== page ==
At just 19, Nick Goepper made it to the peak of his sport in 2014 when he landed on the podium at the Winter Olympics in Sochi, Russia, alongside fellow American freestyle skiers Joss Christensen and Gus Kenworthy.
Returning stateside, however, had its challenges.
The bronze medal winner threw rocks at several cars in the midst of a bout of anxiety and depression while home in Indiana in August 2014, authorities said. He later came forward voluntarily with what he’d done, paid back his victims and apologized, and a criminal charge against him was eventually dropped via a diversion program.
Now 23, Goepper says he is not only older but wiser, with his focus now not just on improving his physical health but on maintaining the mental balance he had to discover off the snow.
It’s paying off: He finished second — the highest of any American — at December’s Dew Tour Breckenridge, the first event for selecting who will make the U.S. ski team at the Winter Olympics in South Korea in February.
Goepper recently spoke with PEOPLE about the last few years, and what he’s looking forward to should he return to the Games. (On Sunday, Goepper moved closer to qualifying for the 2018 U.S. Olympic team when he finished second at the Toyota U.S. Grand Prix in Aspen Snowmass, Colorado — in the fourth of six qualifying events.
Asked if he has his eyes set on the top of the podium this go-round, his answer is short: “Definitely. I wouldn’t go for any other reason.”
He was joined by his mom, Linda Goepper, for the chat. This interview has been edited and condensed.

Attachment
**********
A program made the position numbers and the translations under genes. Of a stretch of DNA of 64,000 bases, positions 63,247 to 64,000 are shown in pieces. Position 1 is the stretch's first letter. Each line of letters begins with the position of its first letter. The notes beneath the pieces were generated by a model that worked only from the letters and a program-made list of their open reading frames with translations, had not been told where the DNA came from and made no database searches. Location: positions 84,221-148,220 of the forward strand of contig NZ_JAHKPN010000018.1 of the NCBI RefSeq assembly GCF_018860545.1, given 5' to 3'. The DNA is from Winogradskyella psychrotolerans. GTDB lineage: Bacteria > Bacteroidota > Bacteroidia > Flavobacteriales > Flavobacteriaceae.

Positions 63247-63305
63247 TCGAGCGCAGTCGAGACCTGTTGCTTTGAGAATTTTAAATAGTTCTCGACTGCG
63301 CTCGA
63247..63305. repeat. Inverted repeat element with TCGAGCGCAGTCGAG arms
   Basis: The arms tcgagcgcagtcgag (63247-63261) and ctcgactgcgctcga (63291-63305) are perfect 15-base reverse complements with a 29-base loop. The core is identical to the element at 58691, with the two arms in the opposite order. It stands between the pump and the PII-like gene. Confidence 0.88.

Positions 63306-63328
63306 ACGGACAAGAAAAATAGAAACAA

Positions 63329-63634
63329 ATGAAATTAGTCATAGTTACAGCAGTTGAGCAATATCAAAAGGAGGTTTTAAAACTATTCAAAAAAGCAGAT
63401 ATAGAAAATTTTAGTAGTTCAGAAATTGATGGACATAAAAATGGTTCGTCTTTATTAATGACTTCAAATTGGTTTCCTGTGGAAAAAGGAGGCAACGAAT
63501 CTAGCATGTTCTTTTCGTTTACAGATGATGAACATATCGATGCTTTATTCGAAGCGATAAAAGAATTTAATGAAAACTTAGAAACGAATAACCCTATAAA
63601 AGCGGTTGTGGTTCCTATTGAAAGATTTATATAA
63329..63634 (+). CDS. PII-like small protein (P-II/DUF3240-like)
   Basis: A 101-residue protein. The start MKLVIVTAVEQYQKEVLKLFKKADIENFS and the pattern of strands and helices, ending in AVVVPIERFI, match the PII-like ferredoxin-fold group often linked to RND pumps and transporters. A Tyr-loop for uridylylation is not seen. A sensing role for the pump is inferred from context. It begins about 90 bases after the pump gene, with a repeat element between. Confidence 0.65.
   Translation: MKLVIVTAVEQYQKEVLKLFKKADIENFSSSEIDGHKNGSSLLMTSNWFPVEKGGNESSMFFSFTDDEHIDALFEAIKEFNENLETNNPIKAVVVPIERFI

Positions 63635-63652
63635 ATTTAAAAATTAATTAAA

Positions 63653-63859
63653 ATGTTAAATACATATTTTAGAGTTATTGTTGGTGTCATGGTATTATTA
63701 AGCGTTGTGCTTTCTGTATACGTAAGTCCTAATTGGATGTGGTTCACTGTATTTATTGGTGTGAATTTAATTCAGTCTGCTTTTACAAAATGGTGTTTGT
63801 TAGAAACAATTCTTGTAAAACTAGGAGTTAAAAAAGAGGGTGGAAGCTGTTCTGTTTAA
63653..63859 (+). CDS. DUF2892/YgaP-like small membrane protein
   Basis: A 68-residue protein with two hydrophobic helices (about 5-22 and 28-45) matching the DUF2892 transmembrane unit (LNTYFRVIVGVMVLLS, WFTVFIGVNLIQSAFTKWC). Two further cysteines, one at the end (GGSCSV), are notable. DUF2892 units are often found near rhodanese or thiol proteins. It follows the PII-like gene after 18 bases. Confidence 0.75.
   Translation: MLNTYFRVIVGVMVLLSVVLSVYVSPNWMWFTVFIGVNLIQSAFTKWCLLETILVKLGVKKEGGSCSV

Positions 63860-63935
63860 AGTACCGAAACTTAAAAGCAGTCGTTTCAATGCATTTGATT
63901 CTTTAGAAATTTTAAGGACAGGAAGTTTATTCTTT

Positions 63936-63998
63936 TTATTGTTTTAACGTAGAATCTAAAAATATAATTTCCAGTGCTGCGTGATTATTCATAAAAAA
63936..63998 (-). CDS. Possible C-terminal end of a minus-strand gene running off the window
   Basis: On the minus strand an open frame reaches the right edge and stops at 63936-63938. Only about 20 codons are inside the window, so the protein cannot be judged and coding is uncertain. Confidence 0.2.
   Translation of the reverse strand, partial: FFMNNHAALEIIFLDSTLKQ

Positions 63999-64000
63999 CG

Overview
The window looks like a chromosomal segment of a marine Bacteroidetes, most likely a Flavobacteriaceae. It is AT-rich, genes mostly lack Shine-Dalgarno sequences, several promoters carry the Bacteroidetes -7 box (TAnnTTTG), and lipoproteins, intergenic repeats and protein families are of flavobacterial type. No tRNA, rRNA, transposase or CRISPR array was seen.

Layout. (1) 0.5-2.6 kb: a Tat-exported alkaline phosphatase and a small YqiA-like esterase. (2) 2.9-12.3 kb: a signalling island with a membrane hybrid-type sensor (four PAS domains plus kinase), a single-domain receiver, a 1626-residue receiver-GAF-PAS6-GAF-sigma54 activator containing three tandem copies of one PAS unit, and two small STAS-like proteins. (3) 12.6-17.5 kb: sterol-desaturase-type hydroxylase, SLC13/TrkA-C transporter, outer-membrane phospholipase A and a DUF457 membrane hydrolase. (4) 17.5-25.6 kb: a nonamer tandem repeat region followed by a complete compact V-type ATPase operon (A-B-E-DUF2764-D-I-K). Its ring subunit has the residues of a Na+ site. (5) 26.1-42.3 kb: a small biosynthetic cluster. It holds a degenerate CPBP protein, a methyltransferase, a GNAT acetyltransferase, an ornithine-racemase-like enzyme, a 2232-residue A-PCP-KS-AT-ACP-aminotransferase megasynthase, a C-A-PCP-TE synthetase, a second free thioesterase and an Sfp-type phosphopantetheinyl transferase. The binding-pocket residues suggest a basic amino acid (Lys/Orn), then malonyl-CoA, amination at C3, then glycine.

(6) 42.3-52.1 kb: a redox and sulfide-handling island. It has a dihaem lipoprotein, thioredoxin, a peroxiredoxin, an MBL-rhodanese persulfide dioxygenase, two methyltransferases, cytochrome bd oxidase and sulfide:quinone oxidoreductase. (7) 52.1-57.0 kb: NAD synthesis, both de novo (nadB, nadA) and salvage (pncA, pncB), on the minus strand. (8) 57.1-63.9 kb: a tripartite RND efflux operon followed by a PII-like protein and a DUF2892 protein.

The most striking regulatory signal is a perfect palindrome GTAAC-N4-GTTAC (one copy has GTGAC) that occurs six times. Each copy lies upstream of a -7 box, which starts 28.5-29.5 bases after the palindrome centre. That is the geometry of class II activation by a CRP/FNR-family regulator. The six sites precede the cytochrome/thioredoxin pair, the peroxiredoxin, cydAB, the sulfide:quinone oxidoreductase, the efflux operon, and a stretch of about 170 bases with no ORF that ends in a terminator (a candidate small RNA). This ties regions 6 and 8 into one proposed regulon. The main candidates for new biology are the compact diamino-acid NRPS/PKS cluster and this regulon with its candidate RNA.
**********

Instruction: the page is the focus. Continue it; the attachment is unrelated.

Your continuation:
PEOPLE: Can you catch us up on some highlights in between 2014 and 2018?
Nick: “After the Olympics in 2014, it was sort of a whirlwind for me personally and professionally, but it was a really exciting time afterwards, a lot of fun times with my friends and my family and I got to do some really cool stuff. We were sort of able to ride that train for a little bit and afterwards. It’s weird — when all the Olympics hype dies down, you’re like on this crazy high and then all of a sudden it comes down and it’s back to normal life. It was kind of hard to get used to at first.”
For people who got an idea of who you were four years ago, how has Nick Goepper changed?
Nick: “Every year I look back at the decisions I made the year before and I’m like, ‘Wow, I would have totally done that differently,’ or ‘I can’t believe I went to that thing with my friend.’ Definitely I notice myself growing up more and getting wiser. I’ve taken my physical fitness more seriously lately. And I really think I placed more importance on my relationships with my friends and my coach and my family, and that was something that I took for granted a few years ago. I sort of assumed everyone was in my corner all the time.
“I’ve also just put a lot more things in perspective: For 19-year-old Nick, skiing was everything, skiing was the end-all, be-all in what defined me as a successful person. But now skiing is still incredibly important, but it’s like 50 percent of me now and the other 50 percent is my personal life, family, my hobbies and I’ve really tried to figure out how to balance it out more, because the highs were a lot higher and the lows were a lot lower when skiing was everything.”